Relationship of Helicobacter pylori to serum pepsinogens in an asymptomatic Japanese population

Gastroenterology. 1992 Mar;102(3):760-6. doi: 10.1016/0016-5085(92)90156-s.


A seroepidemiologic study of the prevalence of Helicobacter pylori infection in Japan was performed, and the relationship between serum pepsinogen I and II levels (markers of gastritis and gastric atrophy) and H. pylori infection was investigated. Four hundred and eighteen asymptomatic children and adults were studied. The prevalence of anti-H. pylori immunoglobulin G antibody increased with age. For persons born after 1950, the frequency of H. pylori infection increased at approximately 1% per year; for those born before 1950 the prevalence was high (70%-80%) and relatively constant. Serum pepsinogen I and II levels were significantly higher in H. pylori-infected volunteers than in H. pylori-uninfected volunteers [51.6 +/- 3 vs. 42.9 +/- 2 ng/mL (P less than 0.05) for pepsinogen I; 16.0 +/- 1 vs. 7.5 +/- 0.8 ng/mL (P less than 0.001) for pepsinogen II]. The ratio of pepsinogen I to pepsinogen II was significantly lower in H. pylori-infected volunteers (3.5 +/- 0.2) than in uninfected volunteers (6.3 +/- 0.3; P less than 0.001). The apparent decrease in prevalence of H. pylori accompanying the Westernization of Japan may eventually be accompanied by a reduction in the frequency of atrophic gastritis, the precursor lesion of the epidemic form of gastric carcinoma, and ultimately result in a decrease in the incidence of gastric carcinoma in Japan.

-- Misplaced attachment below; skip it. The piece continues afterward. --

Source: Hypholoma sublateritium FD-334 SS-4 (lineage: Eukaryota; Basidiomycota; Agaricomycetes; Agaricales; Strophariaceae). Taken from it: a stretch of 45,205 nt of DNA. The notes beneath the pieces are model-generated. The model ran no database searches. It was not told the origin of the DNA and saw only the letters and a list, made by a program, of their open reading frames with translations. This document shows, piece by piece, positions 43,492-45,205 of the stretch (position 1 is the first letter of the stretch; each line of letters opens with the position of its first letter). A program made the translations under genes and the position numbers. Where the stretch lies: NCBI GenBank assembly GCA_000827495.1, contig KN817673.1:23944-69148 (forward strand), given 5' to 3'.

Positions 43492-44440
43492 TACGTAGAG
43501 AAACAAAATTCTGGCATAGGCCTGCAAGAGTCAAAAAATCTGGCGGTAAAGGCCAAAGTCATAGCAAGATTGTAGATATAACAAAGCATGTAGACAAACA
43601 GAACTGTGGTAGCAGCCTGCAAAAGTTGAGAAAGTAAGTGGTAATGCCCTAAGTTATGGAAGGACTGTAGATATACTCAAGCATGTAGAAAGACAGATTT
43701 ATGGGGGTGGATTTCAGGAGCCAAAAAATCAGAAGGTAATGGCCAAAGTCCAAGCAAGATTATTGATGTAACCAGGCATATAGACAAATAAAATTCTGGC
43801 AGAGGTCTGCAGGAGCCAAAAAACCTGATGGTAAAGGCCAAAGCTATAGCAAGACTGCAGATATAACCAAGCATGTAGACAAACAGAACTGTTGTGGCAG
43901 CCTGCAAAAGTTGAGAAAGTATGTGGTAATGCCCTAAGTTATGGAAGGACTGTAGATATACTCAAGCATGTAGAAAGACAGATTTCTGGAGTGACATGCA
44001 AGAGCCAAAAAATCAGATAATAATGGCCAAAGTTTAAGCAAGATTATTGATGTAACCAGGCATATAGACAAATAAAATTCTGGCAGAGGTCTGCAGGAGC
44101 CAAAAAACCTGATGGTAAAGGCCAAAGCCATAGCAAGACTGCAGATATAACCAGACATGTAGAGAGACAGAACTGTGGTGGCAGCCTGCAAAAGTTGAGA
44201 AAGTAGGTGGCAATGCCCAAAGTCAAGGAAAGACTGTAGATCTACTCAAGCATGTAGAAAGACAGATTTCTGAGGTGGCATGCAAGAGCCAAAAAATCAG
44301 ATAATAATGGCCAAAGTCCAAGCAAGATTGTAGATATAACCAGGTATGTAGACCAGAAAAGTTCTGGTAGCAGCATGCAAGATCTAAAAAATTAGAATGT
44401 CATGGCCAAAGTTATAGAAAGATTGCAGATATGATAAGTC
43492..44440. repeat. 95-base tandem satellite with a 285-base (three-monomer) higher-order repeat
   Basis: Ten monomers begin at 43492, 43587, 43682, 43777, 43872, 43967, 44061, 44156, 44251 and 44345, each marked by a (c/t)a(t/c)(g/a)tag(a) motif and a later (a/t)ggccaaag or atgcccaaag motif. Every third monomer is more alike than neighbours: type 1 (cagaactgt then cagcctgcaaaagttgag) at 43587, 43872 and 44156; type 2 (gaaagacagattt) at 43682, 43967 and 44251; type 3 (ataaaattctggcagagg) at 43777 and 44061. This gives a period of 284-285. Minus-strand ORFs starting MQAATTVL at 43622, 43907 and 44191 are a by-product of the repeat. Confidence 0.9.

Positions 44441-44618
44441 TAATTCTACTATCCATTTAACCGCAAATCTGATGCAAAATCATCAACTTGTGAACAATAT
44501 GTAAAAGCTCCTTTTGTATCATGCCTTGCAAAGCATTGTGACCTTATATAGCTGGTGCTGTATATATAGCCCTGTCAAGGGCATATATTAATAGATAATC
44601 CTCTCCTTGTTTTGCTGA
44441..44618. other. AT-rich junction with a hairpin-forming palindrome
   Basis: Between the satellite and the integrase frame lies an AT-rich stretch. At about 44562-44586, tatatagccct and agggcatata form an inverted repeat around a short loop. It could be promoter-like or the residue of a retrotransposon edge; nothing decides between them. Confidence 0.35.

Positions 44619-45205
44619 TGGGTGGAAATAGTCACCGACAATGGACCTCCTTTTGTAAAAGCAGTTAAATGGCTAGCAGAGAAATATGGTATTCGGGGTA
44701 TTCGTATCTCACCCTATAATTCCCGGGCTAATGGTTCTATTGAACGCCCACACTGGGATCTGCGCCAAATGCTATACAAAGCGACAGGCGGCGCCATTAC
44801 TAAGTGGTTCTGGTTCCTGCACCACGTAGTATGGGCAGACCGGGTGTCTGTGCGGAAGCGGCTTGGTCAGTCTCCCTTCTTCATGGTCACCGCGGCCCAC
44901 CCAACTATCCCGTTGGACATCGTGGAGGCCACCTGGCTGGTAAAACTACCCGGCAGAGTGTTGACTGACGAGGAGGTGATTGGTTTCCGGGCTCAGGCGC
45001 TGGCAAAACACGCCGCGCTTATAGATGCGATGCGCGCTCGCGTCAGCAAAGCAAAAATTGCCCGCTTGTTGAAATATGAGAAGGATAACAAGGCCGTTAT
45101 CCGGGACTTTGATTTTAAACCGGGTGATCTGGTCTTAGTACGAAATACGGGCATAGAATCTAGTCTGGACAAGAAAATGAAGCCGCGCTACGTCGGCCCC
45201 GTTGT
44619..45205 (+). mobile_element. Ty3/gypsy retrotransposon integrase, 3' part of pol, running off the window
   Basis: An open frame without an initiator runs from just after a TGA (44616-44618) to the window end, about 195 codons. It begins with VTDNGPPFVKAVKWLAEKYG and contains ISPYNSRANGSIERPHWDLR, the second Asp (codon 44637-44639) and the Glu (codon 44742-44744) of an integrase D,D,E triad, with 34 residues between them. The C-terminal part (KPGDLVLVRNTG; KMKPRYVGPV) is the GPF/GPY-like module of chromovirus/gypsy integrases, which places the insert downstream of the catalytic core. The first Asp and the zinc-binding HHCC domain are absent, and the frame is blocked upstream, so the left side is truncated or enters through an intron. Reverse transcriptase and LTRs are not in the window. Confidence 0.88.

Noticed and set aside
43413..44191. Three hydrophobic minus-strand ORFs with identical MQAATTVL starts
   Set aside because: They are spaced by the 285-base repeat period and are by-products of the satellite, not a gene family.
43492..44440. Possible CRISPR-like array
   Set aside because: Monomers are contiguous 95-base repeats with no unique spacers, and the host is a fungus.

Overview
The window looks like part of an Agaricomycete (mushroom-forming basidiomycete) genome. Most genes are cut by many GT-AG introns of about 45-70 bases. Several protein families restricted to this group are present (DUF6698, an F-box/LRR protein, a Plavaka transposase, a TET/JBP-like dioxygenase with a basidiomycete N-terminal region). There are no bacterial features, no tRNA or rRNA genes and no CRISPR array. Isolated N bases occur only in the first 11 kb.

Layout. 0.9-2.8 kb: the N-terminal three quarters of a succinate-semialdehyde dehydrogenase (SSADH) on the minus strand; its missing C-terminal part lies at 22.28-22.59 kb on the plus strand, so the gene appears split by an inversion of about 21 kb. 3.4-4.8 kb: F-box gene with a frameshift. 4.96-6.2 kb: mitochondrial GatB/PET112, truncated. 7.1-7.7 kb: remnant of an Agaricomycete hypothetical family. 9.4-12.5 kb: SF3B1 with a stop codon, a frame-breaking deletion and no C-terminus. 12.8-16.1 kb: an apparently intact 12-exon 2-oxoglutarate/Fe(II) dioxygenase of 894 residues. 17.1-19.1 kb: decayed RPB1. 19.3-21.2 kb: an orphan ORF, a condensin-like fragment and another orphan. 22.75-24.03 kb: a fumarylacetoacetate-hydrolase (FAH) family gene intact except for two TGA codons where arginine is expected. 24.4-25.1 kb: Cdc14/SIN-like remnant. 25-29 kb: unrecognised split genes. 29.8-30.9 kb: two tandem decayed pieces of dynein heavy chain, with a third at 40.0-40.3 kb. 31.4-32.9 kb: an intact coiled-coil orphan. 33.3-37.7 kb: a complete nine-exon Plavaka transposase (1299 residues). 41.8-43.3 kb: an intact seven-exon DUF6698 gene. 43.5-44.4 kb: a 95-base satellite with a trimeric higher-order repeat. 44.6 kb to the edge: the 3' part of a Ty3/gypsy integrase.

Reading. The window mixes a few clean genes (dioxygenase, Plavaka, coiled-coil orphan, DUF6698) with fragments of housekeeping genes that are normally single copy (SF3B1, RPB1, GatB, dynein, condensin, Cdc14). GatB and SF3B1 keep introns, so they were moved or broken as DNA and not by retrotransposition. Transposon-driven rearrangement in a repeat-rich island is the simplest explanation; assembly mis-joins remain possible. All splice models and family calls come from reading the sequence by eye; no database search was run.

Publication types

  • Research Support, U.S. Gov't, Non-P.H.S.
  • Research Support, U.S. Gov't, P.H.S.

MeSH terms

  • Adolescent
  • Adult
  • Age Factors
  • Aged
  • Aged, 80 and over
  • Breath Tests
  • Child
  • Child, Preschool
  • Enzyme-Linked Immunosorbent Assay
  • Gastritis, Atrophic / diagnosis
  • Helicobacter Infections / blood*
  • Helicobacter Infections / epidemiology*
  • Helicobacter pylori*
  • Humans
  • Infant
  • Infant, Newborn
  • Japan
  • Middle Aged
  • Pepsinogens / blood*
  • Seroepidemiologic Studies


  • Pepsinogens